For advocates of traditional community social work, it must be pleasing to see the growing popularity of strengths-based social care, says Ewan King, Director of Business Development at the Social Care Institute for Excellence.
For while, social work – and social care generally – seemed in danger of becoming bogged down in process and form filling, but now there is a sense that the social work profession is returning to its roots. The good news is that strength based approaches (SBAs) provide valuable learning right across the care and support sector.
In guidance from the Department of Health and Social Care / SCIE, SBAs are defined as ‘collaborative processes between the person supported by services and those supporting them, allowing them to work together to determine an outcome that draws on the person’s strengths and assets.’ Its goal is to give people choice and control to shape services in ways which deliver the outcomes they seek.
Wider systems and relationships
For all its promise however, a strengths-based approach should not be considered a quick fix. Good strengths-based approaches can help reduce demand for high cost services over time, but only after sustained investment in the community and voluntary sector; and the workforce.
SBAs can only become embedded in practice through whole-system and whole-organisation change.
Key to this is managing a shift towards systemic practice in social care, where people are viewed as part of a wider set of systems and relationships.
It also requires a culture of co-production, with practitioners working with people to define the outcomes which are most important to them. Hence, this kind of culture change is required not only in social care or adult’s services, but also across all agencies and organisations that work with individuals and families who use services.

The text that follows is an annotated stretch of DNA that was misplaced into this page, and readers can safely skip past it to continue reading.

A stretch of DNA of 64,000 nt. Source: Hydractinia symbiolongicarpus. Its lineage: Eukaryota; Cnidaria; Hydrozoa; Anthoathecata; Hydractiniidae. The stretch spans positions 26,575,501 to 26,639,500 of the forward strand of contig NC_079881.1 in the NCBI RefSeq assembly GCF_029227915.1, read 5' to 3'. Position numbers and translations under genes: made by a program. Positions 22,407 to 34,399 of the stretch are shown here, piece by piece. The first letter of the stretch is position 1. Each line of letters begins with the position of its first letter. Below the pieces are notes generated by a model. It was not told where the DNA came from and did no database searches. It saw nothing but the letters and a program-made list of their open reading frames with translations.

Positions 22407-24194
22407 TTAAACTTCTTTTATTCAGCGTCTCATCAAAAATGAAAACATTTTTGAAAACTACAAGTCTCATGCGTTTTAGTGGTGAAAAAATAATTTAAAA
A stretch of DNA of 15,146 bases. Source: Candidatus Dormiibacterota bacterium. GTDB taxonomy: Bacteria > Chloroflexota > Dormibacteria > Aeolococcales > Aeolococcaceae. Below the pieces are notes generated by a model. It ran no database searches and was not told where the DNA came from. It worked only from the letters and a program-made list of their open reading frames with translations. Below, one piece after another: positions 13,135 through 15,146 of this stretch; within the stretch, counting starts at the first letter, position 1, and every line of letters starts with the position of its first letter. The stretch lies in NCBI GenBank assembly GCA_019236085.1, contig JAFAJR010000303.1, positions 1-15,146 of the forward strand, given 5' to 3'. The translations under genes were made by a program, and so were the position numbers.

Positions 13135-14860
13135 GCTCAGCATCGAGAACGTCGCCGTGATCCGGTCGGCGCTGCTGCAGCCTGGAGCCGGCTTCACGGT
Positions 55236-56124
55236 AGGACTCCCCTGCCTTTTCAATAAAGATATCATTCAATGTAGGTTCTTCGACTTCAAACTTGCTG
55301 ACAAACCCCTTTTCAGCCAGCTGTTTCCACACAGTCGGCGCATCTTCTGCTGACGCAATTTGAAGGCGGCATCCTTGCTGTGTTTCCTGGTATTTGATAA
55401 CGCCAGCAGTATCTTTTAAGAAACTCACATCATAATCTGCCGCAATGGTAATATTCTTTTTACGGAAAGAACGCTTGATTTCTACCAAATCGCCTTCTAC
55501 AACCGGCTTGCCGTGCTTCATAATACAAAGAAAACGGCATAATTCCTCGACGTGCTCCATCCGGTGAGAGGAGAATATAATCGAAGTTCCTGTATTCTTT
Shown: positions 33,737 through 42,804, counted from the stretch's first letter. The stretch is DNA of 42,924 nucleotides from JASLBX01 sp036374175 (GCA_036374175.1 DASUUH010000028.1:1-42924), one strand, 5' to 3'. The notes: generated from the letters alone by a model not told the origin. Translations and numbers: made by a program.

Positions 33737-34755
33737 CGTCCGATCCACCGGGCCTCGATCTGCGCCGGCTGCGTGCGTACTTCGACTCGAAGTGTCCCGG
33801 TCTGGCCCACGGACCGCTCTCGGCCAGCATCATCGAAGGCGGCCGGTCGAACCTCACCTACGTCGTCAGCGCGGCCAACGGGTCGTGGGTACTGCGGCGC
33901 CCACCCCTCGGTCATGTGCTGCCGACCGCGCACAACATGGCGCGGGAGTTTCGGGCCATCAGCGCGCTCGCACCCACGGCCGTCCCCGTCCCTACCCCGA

Making the most of people’s strengths
In the London Borough of Bexley, where we are supporting the team, this means redefining the entire relationship between the council and the voluntary sector, enabling the latter to become much more involved in supporting people to make the most of their strengths.
In Surrey, where they are faced with significant financial challenges, they are investing, with our help, in a long-term programme for social work team managers to develop their strengths-based capabilities and skills.
It’s also about building people’s skills, confidence and capabilities. This is why DHSC’s new social work strengths-based practice framework , which my colleague at SCIE Carmen Colomina helped produce, is so welcome and timely.
People in social care want to move in this direction, but they often lack clarity on what skills and knowledge are required to support effective strengths-based practice. This document will help greatly.
In many parts of the country right now, those using care and support undoubtedly face often huge challenges and difficult problems. But these people always have strengths and resources too, and good social care is about harnessing these. A new practice framework is a positive step forward.